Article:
Salman Rushdie, the acclaimed author who was hospitalised last Friday (Aug 12) with serious injuries after being repeatedly stabbed at a public appearance in New York state, is off a ventilator and his condition is improving, his agent said on Sunday.
"He's off the ventilator, so the road to recovery has begun," his agent, Andrew Wylie, wrote in an email to Reuters. "It will be long; the injuries are severe, but his condition is headed in the right direction."
One of Rushdie's sons said his father was able to say a few words after getting off the ventilator.
"Though his life changing injuries are severe, his usual feisty & defiant sense of humor remains intact," Zafar Rushdie wrote on Twitter.
Rushdie, 75, was set to deliver a lecture on artistic freedom at Chautauqua Institution in western New York when police said a 24-year-old man rushed the stage and stabbed the Indian-born writer, who has lived with a bounty on his head since his 1988 novel The Satanic Verses prompted Iran to urge Muslims to kill him.
The suspect, Hadi Matar of Fairview, New Jersey, pleaded not guilty to charges of attempted murder and assault at a court appearance on Saturday, his court-appointed lawyer, Nathaniel Barone, told Reuters.
Following hours of surgery, Rushdie had been put on a ventilator and was unable to speak as at Friday evening, Wylie said in a prior update on the novelist's condition, adding that he would likely lose an eye and had nerve damage in his arm and wounds to his liver.
Wylie did not provide further details on Rushdie's health in his email on Sunday.
The stabbing was condemned by writers and politicians around the world as an assault on freedom of expression. In a statement on Saturday, US President Joe Biden commended the "universal ideals" of truth, courage and resilience embodied by Rushdie and his work.
"These are the building blocks of any free and open society," Biden said.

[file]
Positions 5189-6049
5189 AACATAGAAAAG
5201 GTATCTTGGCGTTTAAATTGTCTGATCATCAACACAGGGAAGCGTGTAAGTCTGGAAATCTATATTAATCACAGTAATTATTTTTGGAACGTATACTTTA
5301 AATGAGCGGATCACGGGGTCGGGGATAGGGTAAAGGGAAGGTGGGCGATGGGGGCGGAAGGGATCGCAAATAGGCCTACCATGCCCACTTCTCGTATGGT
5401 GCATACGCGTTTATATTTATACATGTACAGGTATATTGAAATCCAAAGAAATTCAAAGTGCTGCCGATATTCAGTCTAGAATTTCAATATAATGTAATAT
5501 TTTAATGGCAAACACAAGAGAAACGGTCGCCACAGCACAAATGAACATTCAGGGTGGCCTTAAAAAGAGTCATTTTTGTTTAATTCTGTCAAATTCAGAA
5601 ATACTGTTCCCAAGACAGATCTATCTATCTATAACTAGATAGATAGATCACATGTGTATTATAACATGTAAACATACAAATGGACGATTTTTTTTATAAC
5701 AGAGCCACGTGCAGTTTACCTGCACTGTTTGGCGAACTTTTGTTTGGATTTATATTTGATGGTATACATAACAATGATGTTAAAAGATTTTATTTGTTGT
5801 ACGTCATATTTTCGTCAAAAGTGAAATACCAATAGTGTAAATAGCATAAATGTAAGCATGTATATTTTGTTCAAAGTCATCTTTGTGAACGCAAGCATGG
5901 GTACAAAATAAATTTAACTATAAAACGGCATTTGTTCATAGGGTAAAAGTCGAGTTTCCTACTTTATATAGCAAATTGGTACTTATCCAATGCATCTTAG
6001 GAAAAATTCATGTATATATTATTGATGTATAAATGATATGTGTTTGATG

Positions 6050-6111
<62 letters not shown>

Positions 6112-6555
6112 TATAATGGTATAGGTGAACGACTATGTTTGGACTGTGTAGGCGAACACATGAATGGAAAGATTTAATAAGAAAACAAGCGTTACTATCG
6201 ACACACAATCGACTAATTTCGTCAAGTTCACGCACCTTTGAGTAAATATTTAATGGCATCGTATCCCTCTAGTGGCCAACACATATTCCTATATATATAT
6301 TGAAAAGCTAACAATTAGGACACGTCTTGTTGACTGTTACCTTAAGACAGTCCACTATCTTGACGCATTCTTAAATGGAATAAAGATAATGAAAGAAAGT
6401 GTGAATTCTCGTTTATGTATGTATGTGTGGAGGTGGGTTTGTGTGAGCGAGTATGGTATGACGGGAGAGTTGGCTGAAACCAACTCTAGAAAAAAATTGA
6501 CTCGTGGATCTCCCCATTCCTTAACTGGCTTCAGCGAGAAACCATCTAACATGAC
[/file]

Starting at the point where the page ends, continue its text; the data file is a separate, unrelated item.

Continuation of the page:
Neither local nor federal authorities have offered any additional details on the investigation, including a possible motive.
An initial law enforcement review of Matar's social media accounts showed he was sympathetic to Shi'ite extremism and Iran's Islamic Revolutionary Guard Corps (IRGC), although no definitive links had been found, according to NBC New York.
The IRGC is a powerful faction that controls a business empire as well as elite armed and intelligence forces that Washington accuses of carrying out a global extremist campaign.
Authorities in Iran have made no public comment about the attack, although hardline state media outlets have celebrated it with headlines including "Satan has been blinded" and some Iranians voiced support online for the stabbing.
Many other Iranians expressed their sympathies for Rushdie, however, posting on social media about their anger at the Islamic Republic's clerical rulers for issuing the 1989 fatwa, or religious edict, that told Muslims to kill the author.
Rushdie, who was born into a Muslim Kashmiri family in Bombay, now Mumbai, before moving to Britain, has long faced death threats for The Satanic Verses, viewed by some Muslims as containing blasphemous passages. The book was banned in many countries with large Muslim populations.
Iranian organisations, some linked to the government, have raised a bounty worth millions of dollars for Rushdie's murder. The fatwa was issued 33 years ago by Ayatollah Ruhollah Khomeini, then Iran's supreme leader. His successor, Ayatollah Ali Khamenei, said as recently as 2019 that the decree remained "irrevocable".
Matar was born in California and recently moved to New Jersey, the NBC New York report said, adding that he had a fake driver's licence on him. He was arrested at the scene by a state trooper after being wrestled to the ground by audience members.
Witnesses said he did not speak as he attacked the author. Rushdie was stabbed 10 times, prosecutors said during Matar's arraignment, according to the New York Times.
Prosecutors said in court that Matar travelled by bus to the Chautauqua Institution, an educational retreat about 19 km from the shores of Lake Erie, and bought a pass that admitted him to Rushdie's talk, NYT reported. Attendees said there were no obvious security checks.
Asked to comment on the case, Matar's lawyer Barone said: "We're kind of in the early stages and, quite frankly, in cases like this, I think the important thing to remember is people need to keep an open mind. They need to look at everything. They can't just assume something happened for why they think something happened."
Ali Tehfe, mayor of Yaroun in southern Lebanon, said Matar was the son of a man from the town. The suspect's parents emigrated to the United States and he was born and raised there, the mayor added.
Asked whether Matar or his parents were affiliated with or supported the Iran-backed Hizbollah armed group in Lebanon, Tehfe said he had "no information at all" on their political views.
A Hizbollah official told Reuters on Saturday that the group had no additional information on the attack on Rushdie. Reuters